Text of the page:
ENGINEERING students in Senegal are throwing themselves at the country’s growing coronavirus problem with inventions such as automatic sanitiser dispensers and medical robots.
Youngsters from a top engineering school in the capital Dakar have turned their technical skills toward easing pressure on the wards — and they are already in talks with hospitals over some of their innovations.
One example is a small robot, dubbed ‘Dr. Car’, which will be able to measure patients’ blood pressure and temperature, according to students from Dakar’s Ecole Superieure Polytechnique (ESP).
The university is considered one of West Africa’s best for engineering and technology, and is highly selective, with 28 nationalities represented among its 4,000 students.
One of the students who conceived the robot, Lamine Mouhamed Kebe, said the machine would reduce the exposure of doctors and nurses to infected patients and use of expensive protective gear.
“At a certain point … we realised that medical equipment was limited,” the 23-year-old added. “We can do something,” he said.
Guided by a mounted camera and controlled via an app, doctors will also be able to communicate with patients through the robot, Kebe said, potentially allowing them to treat people isolated in hard-to-reach rural areas.
Senegal’s coronavirus outbreak pales in comparison to the situation in virus-stricken Europe and the United States.
But after a slow start, confirmed cases in the nation of some 16 million people are increasing.
And as with other poor countries in the region, there are fears that Senegal is ill equipped to handle a large outbreak.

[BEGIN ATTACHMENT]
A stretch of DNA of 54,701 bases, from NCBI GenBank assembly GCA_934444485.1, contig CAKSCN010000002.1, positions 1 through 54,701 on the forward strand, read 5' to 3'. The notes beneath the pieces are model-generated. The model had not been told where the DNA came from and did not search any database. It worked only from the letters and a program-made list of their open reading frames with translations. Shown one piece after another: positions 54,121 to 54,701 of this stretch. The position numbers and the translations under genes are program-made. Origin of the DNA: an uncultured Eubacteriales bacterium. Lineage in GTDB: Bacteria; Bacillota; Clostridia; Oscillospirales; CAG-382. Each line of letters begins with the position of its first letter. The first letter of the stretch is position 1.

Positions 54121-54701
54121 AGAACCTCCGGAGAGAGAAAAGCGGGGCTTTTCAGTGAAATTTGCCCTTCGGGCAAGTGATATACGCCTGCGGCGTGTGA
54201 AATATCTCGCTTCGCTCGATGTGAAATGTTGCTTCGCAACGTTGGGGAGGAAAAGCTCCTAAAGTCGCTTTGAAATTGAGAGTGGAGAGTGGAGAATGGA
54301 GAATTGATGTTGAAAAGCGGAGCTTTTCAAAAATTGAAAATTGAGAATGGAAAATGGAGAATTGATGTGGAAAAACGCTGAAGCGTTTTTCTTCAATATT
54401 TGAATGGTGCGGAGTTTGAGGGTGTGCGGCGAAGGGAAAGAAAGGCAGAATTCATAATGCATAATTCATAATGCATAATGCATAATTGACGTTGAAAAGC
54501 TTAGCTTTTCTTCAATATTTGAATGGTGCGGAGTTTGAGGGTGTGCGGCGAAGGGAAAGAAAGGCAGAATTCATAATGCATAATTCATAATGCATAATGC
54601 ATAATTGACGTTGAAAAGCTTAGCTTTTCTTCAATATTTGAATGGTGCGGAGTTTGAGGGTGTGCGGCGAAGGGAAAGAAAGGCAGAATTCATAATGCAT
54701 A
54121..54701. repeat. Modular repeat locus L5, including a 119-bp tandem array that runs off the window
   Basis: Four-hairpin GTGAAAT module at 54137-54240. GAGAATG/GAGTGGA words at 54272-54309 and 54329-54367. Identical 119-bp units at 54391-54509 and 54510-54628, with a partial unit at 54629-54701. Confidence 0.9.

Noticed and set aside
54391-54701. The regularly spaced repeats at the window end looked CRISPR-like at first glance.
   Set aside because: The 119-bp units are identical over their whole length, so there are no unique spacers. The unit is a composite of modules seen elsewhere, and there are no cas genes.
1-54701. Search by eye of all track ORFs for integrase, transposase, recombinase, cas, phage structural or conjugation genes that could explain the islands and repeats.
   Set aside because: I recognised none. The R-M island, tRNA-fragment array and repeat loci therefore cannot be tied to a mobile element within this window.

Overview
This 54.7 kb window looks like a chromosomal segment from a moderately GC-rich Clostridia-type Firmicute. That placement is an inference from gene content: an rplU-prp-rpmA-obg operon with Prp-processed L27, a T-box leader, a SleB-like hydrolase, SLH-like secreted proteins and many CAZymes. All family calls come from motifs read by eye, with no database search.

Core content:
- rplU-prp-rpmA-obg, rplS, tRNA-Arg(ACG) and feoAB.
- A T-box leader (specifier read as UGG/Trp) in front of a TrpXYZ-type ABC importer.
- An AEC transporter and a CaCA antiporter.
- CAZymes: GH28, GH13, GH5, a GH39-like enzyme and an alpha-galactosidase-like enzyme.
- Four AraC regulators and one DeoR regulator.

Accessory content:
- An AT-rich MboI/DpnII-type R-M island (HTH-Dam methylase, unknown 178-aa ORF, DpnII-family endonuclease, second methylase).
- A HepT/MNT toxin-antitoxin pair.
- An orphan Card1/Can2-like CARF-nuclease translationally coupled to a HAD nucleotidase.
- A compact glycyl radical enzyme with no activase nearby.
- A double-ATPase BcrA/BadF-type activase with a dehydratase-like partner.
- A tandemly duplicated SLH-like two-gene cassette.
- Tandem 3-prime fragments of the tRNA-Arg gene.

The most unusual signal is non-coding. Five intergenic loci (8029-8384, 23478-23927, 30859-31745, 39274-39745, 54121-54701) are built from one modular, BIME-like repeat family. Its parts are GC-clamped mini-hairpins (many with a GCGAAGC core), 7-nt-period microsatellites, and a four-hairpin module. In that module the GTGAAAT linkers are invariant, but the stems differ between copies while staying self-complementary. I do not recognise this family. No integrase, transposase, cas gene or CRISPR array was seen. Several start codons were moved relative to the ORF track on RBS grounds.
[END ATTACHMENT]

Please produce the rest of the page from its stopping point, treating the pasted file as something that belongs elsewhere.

Authorities have recorded more than 1,700 cases to date, including 19 fatalities. Hospital staff in Dakar is also beginning to contract COVID-19.
Faced with an increased threat, frontline Senegalese doctors are taking the young engineers seriously.
An initial prototype designed by the students was essentially a small mobile trolley, designed to carry equipment or meals to patients.
But Abdoulaye Bousso, the head of an emergency ward in a Dakar hospital, asked to redesign it to include mechanical arms capable of conducting medical tests — an upgrade the students are working on now.
Bousso added that the robot could cut down on their use of expensive bibs and gowns, which must be thrown away.
Similarly, an ESP professor in charge of marketing the inventions, Ndiaga Ndiaye said that the university has long emphasised practical projects and entrepreneurship.
According to him, this places the students on an inventive pedestal when the virus broke out.
“The robot is far from being a gadget. It could be produced at a larger scale once ready. We are a public institution. There is one concept that binds us all together, and that is service to the community,” he said.